Ok, so the good news is that the N1 is definitely a phone that I could live with. It is fast, I mean really fast. Navigating between applications, applications execution, startup, etc. are all very fast on this phone. I would say it is noticeably faster than my iPhone 3GS. In fact, I did some mini-benchmarking between the eBay Mobile app for the iPhone and our new eBay Mobile app for Android, running on the 3GS and N1 respectively. I put both phones on the same Wi-Fi network for this test. The N1 app was definitely faster than the 3GS app. Now the code is different, as our Android app takes advantage of some the Android features to speed up some common things in the app. Still, the Android app is running in an interpreted environment, the Dalvik VM, not as native code like the iPhone app. So even though it was definitely an apples to oranges comparison, I still found it relevant. Our app on the ADP1 (Android 1.6) was much slower.

The phone is also aesthetically pleasing. It is a pleasure to use. It looks nice. It is incredibly thin. In fact, the iPhone feels very chunky in my hand, after using the N1. Using the phone was very intuitive, but of course I have been using Android phones for over a year now, so I am certainly used to the OS. As a phone, it is on par with the 3GS, which is to say it is ok, nothing to brag about. The soft keyboard is easy to use for me, probably because I am used to using an iPhone. The word suggestions on Android are really nice, and it took me no time to start using them aggressively, thus saving myself a lot of typing.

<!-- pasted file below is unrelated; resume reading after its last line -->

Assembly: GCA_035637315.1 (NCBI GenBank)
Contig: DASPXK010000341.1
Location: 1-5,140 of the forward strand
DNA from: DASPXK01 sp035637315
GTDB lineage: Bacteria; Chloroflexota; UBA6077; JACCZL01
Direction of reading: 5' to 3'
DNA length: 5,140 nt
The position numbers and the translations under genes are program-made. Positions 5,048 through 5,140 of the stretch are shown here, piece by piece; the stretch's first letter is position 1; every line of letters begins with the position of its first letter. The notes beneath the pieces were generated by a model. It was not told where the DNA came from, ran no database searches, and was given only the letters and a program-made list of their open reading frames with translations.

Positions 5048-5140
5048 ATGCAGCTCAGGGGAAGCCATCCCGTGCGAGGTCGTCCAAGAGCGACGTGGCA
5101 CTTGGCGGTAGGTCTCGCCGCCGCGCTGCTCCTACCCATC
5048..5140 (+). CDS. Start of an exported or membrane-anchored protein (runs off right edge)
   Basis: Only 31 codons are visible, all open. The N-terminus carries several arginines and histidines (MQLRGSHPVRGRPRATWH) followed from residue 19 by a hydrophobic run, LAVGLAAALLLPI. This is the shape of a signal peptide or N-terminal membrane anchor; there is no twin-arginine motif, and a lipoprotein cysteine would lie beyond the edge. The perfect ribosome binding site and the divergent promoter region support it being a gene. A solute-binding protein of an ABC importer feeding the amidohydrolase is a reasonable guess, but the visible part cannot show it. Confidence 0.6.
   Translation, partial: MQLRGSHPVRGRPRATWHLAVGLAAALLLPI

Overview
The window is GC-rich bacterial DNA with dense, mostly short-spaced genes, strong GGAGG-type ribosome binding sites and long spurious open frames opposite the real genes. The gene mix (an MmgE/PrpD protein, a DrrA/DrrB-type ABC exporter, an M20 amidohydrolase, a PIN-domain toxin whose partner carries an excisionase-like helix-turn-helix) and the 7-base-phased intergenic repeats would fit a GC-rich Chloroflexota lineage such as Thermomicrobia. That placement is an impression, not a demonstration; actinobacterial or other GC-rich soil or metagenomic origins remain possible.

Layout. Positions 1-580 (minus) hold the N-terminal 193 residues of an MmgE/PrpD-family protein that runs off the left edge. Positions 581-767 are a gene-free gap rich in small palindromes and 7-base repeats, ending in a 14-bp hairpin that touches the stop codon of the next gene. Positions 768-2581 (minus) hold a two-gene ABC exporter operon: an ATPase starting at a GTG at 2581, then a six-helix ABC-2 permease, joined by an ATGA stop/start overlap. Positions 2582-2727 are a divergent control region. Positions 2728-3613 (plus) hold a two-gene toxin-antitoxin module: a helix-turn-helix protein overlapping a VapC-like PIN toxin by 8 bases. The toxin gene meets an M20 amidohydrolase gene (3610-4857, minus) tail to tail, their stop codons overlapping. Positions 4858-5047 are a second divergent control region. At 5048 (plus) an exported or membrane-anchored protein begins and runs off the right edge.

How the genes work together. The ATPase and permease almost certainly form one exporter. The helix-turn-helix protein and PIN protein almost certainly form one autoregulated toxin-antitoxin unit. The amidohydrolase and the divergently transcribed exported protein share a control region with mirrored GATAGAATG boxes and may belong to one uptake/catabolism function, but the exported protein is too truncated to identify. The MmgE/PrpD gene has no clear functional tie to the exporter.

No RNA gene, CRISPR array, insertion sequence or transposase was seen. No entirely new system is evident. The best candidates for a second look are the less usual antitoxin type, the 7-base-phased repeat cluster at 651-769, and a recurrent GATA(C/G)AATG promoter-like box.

My favorite part about the phone is the email. We use MS Exchange at work, and I am a long time GMail user for my personal email. With the N1, I could setup both to be in a push mode. On my iPhone, I can only setup one or the other to be in push. So on my iPhone, I have to check my mail to know if I have new GMail, but I immediately know about it on the N1. Also, I think email for both of my accounts looks better on the N1.

However, this brings me to a negative for the N1. It will connect to our MS Exchange server with no problems and can sync both email and contacts from Exchange, but not calendar. I have been told that this should be possible, but all solutions I have seen involved either 3rd party software, or using a workaround like syncing my Exchange calendar to a Google calendar first, and then syncing the Google calendar to the N1. I don't want workarounds, I just want something that works easily, so this is a huge negative for me. When I am at work, I often go from one meeting to another, and it is invaluable for me to be able to look at my phone to know when/where my next meeting is.